- John Altdorfer
- Lindsay Welsh, center, and Jonathan Lomax, right. rush the goal during a recent bike polo match under the Bloomfield Bridge.
Lindsay Welsh, poised atop her mount, deftly reaches around her back and swings her mallet hard behind her, rocketing the fist-sized red polo ball away from her team's goal and toward the other.
Welsh, in a T-shirt that says "I [bike] PGH," a tiny-brimmed cap and jeans, isn't at a country club, and she's not riding a pony, either. She's swinging her mallet from astride a bike in an old street-hockey rink below the Bloomfield Bridge, in a loosely organized, twice-weekly session of bike polo.
"We've been playing since last summer," says Brad Quartuccio, who is the editor of Urban Velo, a city-cycling magazine, and a regular at polo nights. "It's kind of been picking up everywhere nationwide as part of the greater urban bike culture."
The U.S. Bicycle Polo Association's Web site says bike polo has been around for at least a hundred years, when British soldiers in India honed their skills on bikes. The more modern hard-court bike polo, like the Bloomfield kids are playing, became popular in Seattle in the early 2000s. Since many people play in really informal groups, hard numbers aren't available, but Quartuccio says there's another group that plays on the South Side.
Quartuccio, Welsh and a half-dozen other skinny, tattooed folks in their 20s and 30s -- almost all commuters and city riders, including a few working bike couriers like Welsh -- gather under the Bloomfield Bridge on a warm Tuesday night.
The game is pretty straightforward: a 10-minute, three-on-three contest, played with homemade mallets, on bikes. The ball is a street-hockey ball. Keep it out of your goal, and get it into theirs -- fairly similar to regular polo.
For a goal to count, it must be hit off the narrow side of the mallet, and it must go through the front of the "net"-- really just two orange cones painted with "PGH POLO" in a bubbly, graffiti-style font. The net is a few feet wide, and games score in the single digits, generally.
After her skillful block, Welsh, with a few quick jerks backward on her bike, stumbles a little and her feet hit the pavement -- a "dab." She shoves off, and whacks her mallet on a sign hanging by the rink's center line, and then it's back into the scrum. A player's feet can't touch the ground, explains Quartuccio, and if they do, they're out of play until they go hit the sign.
But, as with most of the rules in bike polo, no one's going to blow a whistle or stop play if it's not followed. For the most part, players act on the honor system
"Everybody kinda plays by the rules," Quartuccio says. "There's no referee."
The rules are loosely the same everywhere, though with plenty of minor variations. The sign is a convenient marker in this rink, but at another location, getting back in play might mean doing a lap.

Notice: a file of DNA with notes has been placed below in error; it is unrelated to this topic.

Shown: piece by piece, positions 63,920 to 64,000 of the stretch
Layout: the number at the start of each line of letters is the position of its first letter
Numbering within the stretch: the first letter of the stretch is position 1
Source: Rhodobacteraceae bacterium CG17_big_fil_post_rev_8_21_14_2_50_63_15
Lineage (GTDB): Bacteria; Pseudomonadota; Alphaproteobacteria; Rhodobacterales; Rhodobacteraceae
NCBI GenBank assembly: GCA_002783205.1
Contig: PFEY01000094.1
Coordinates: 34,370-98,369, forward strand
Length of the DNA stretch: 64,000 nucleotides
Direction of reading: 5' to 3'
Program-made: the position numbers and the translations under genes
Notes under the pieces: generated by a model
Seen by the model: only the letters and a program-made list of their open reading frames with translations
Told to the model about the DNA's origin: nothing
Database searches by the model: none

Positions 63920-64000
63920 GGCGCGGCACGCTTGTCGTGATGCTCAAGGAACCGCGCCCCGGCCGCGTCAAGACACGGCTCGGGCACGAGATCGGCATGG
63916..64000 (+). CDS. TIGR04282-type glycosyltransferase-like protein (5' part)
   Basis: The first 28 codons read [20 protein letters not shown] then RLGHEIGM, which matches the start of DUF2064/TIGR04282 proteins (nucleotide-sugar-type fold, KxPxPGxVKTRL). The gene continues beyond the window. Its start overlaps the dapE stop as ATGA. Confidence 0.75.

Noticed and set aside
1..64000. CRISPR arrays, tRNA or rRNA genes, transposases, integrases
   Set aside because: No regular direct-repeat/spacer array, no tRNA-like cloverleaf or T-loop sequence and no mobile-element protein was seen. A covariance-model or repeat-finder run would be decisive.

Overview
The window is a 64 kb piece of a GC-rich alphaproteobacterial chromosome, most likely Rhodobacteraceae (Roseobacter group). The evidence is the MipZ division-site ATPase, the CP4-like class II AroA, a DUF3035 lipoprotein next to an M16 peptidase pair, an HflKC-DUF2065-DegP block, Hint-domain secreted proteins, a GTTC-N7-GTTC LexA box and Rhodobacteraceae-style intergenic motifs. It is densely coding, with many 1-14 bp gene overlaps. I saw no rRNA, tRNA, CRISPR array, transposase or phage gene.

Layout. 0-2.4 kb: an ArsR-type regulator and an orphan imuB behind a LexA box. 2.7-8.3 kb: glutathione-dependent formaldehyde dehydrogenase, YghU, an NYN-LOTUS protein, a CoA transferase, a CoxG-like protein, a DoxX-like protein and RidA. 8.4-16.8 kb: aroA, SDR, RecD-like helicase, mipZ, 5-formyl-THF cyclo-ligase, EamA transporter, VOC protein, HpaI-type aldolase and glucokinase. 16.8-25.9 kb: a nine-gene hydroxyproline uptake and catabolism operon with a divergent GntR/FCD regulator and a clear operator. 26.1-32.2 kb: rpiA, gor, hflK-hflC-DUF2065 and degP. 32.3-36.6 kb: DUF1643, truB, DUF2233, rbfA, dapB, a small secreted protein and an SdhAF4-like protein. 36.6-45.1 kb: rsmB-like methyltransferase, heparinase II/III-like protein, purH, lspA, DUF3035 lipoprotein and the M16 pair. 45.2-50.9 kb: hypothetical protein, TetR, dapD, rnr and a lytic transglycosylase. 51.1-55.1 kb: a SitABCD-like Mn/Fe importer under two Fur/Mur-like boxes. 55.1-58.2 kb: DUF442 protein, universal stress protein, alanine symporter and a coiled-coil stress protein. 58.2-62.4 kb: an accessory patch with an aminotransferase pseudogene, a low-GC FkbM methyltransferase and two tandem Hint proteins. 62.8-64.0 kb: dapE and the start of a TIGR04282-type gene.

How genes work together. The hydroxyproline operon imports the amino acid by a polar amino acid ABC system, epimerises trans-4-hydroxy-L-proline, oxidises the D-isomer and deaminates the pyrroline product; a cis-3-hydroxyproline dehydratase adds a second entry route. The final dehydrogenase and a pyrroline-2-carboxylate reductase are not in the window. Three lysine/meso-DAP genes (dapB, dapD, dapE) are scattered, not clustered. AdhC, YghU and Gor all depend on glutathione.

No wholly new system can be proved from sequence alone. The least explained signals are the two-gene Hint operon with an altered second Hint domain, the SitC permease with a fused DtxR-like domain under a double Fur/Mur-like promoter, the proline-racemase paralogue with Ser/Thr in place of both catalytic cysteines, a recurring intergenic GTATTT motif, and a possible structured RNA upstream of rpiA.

"Getting around changes your game play -- rules are very regional," says Quartuccio. This crew should know: Like a lot of players, they travel for tournaments. Several of them visited Dayton, Ohio, over the long Memorial Day weekend. Last month, they traveled to Cleveland for a tournament. Pittsburgh has hosted two tourneys of its own, with another upcoming on July 4.
In Cleveland, the players picked up some new tricks in the course of getting their asses handed to them, Quartuccio says.
For example, Matt Watson is hovering by his team's goalposts as strikes blaze toward him. Watson's not the goalie: No one is -- everyone on each three-person squad can do anything. In Cleveland, though, the Pittsburghers learned from other teams that it can be good strategy to have a specific person defend the goal.
They play 10-minute games from around 7 p.m. until the sun goes down. New teams are chosen for each bout, with players slinging their mallets into the rink and someone assigning teams by randomly tossing the mallets into two piles of three.
"You end up building bicycle skills," says player Greg Russo. "It has a universal appeal: Everyone's out there making plays."
Like almost all the players, Russo is on a fixie -- a road bike popular for commuting with a single, fixed gear and often no brakes. Rob Wolfe is the lone exception tonight: He plays on a mountain bike.
"I have a fixed-gear, too," Wolfe says, but "I like to save it for commuting." Polo can put a few dings or bends into a bike, Watson notes. "I'd say most people that play a lot have special bikes for this."
The groups are loosely organized, meeting up and picking times to play through word of mouth, the Bike Pittsburgh message board, MySpace and text-messaging, and www.pghbikepolo.com. "There's probably a pool of 15 or so people that I would say are regular players, that bring their own mallets," Quartuccio says.
There are spare mallets, for beginners who might not have melded a short length of plastic pipe to a ski pole. Players arriving at the hockey rink cut an imposing figure biking down Liberty with mallets sticking out of messenger bags. "They make for some funny looks when we walk into the bar with them," says Quartuccio.
"It's not as hard as it looks," he says of the crazy animal in the rink, all wheels and high-flying mallets and good-natured trash talk. "For a year-and-a-half of us playing twice a week, there's been like two injuries. It's really safe. We all play to each other's level.
"Honestly, cars are much more likely to kill you than playing polo."